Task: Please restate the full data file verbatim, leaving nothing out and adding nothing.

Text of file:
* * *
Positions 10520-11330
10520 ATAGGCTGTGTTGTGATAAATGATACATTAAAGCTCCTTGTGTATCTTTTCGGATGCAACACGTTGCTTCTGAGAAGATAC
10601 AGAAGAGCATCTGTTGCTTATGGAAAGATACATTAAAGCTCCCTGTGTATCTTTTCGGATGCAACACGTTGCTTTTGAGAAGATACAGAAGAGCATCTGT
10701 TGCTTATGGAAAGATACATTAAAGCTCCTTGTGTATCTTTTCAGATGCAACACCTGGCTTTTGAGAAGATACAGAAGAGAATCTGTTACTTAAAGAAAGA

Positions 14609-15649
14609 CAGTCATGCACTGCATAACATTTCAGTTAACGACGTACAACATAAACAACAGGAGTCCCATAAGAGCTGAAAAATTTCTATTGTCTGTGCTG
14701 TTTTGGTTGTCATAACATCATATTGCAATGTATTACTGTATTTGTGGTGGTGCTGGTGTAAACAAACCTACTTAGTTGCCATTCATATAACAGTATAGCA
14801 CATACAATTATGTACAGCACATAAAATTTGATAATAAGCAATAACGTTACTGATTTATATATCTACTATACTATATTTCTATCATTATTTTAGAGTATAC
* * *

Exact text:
Positions 10520-11330
10520 ATAGGCTGTGTTGTGATAAATGATACATTAAAGCTCCTTGTGTATCTTTTCGGATGCAACACGTTGCTTCTGAGAAGATAC
10601 AGAAGAGCATCTGTTGCTTATGGAAAGATACATTAAAGCTCCCTGTGTATCTTTTCGGATGCAACACGTTGCTTTTGAGAAGATACAGAAGAGCATCTGT
10701 TGCTTATGGAAAGATACATTAAAGCTCCTTGTGTATCTTTTCAGATGCAACACCTGGCTTTTGAGAAGATACAGAAGAGAATCTGTTACTTAAAGAAAGA

Positions 14609-15649
14609 CAGTCATGCACTGCATAACATTTCAGTTAACGACGTACAACATAAACAACAGGAGTCCCATAAGAGCTGAAAAATTTCTATTGTCTGTGCTG
14701 TTTTGGTTGTCATAACATCATATTGCAATGTATTACTGTATTTGTGGTGGTGCTGGTGTAAACAAACCTACTTAGTTGCCATTCATATAACAGTATAGCA
14801 CATACAATTATGTACAGCACATAAAATTTGATAATAAGCAATAACGTTACTGATTTATATATCTACTATACTATATTTCTATCATTATTTTAGAGTATAC